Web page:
LSD and Guinness Share People’s Choice Award at Stewfest
By Michael McAllister
Some explanation is quickly in order. LSD is short for Lamb Stew Delicious, Emma O’Polka’s contribution to Saturday night’s Stewfest, and Guinness is an ingredient in Sandy Moffett’s Guinness Venison Stew, which tied O’Polka’s lamb-based blend in impressing the palates of voters.
Stewfest 2018—billed as an evening of “stew-tasting, spectacle, ceremony, and dancing”—did not disappoint. An eclectic assembly of stews and stew stewards greeted visitors to—Where else?—The Stew, 927 Broad Street, on Saturday night as the curious, the cautions, the cooking challenged, and the culinary competent gathered to support a building and a project that form an emerging presence in Grinnell’s downtown and creative communities.
The event was a fund raiser that stirred up a hearty helping of fun as people mingled like ingredients in a stew.
In addition to audience evaluations, stewmakers endured a gauntlet of judges’ aesthetics in a host of critical classifications.
For example, Emma O’Polka’s LSD also took home honors in the category of Most Creative Use of Dried Fruit while Moffett’s blend of Guinness and venison garnered recognition as Stew-iest Stew.
Nine stewmakers served their fares—dishes as diverse as Darcy Dawson’s Moroccan Vegetable Stew, which won the Over Achiever Award, and Alesia Lacina’s Soy Sisters Revival Chili, champion in the category of Highest Audience Participation. Sig Barber’s Hungarian Gulasch earned its creator the Best Theme award.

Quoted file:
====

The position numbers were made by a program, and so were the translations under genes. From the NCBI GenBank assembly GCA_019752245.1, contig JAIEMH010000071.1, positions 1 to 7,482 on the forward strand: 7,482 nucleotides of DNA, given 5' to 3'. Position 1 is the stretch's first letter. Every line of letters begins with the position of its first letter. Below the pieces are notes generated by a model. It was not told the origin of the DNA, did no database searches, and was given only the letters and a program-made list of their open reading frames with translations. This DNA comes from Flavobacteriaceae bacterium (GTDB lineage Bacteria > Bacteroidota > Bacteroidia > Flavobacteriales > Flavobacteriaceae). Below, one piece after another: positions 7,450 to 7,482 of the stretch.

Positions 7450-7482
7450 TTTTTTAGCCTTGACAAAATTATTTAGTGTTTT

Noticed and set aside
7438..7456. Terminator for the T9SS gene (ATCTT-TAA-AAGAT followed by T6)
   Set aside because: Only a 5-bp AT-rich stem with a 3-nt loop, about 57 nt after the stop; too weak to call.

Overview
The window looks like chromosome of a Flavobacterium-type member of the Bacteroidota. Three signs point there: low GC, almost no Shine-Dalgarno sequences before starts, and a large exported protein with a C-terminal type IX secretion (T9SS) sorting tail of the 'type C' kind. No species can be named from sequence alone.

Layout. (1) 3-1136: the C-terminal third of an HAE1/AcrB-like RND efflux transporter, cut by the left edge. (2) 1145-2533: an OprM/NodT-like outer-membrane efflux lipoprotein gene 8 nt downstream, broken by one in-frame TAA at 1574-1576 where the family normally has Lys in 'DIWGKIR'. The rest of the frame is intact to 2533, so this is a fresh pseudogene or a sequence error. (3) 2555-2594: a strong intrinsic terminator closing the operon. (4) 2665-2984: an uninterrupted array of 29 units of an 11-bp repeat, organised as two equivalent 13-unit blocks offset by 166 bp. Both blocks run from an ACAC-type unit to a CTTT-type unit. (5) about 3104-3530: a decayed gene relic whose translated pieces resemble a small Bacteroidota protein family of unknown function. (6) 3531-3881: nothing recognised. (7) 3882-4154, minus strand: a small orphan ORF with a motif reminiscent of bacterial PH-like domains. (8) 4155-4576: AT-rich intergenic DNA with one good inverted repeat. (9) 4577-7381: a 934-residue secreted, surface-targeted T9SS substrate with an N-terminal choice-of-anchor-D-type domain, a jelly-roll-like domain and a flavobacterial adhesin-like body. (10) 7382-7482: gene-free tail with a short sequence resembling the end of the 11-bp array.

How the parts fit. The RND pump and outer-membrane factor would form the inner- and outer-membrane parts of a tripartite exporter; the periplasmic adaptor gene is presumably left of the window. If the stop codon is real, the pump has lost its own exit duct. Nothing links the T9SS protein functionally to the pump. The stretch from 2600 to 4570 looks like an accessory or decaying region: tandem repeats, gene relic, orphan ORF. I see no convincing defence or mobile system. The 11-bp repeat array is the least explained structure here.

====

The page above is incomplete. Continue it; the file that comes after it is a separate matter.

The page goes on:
Just as any stew is a blend of ingredients, so was the crowd a blend of people.
Emily Guenther, above, proves that a school board member may always be on duty (note the button) but can also cut loose and cook. Her Yam and Peanut Stew took home the top prize in the category Stew We Wouldn’t Have Thought of Making Ourselves.
The Dunham Family’s offering—Grass Fed Beef and Vegetable Stew—walked away with the Back Pasture award. Had there been a category called Best Gender Bender, Andy would likely have claimed that prize as well.
Howard McDonough and his Plains Irish Stew took top honors as Leprechaun-iest Stew. While his Irish heritage might have provided an unfair advantage, apparently no contestant complained. If he looks more cowboy than Irish above, that may be because “Homegrown Texas Longhorn beef” was a prime ingredient in his stew.
The good-natured spirits of the stewmakers and stewtasters insured a memorable event. Kudos to the organizers, to the Grinnell Area Arts Council, to Erik Jarvis, to Katie In, to all the stewmakers, and to everyone who supported the event.
For anyone curious about the recipes that shared the People’s Choice Award, Our Grinnell can provide the ingredients, but for the proportions and the secrets you will have to contact the chefs.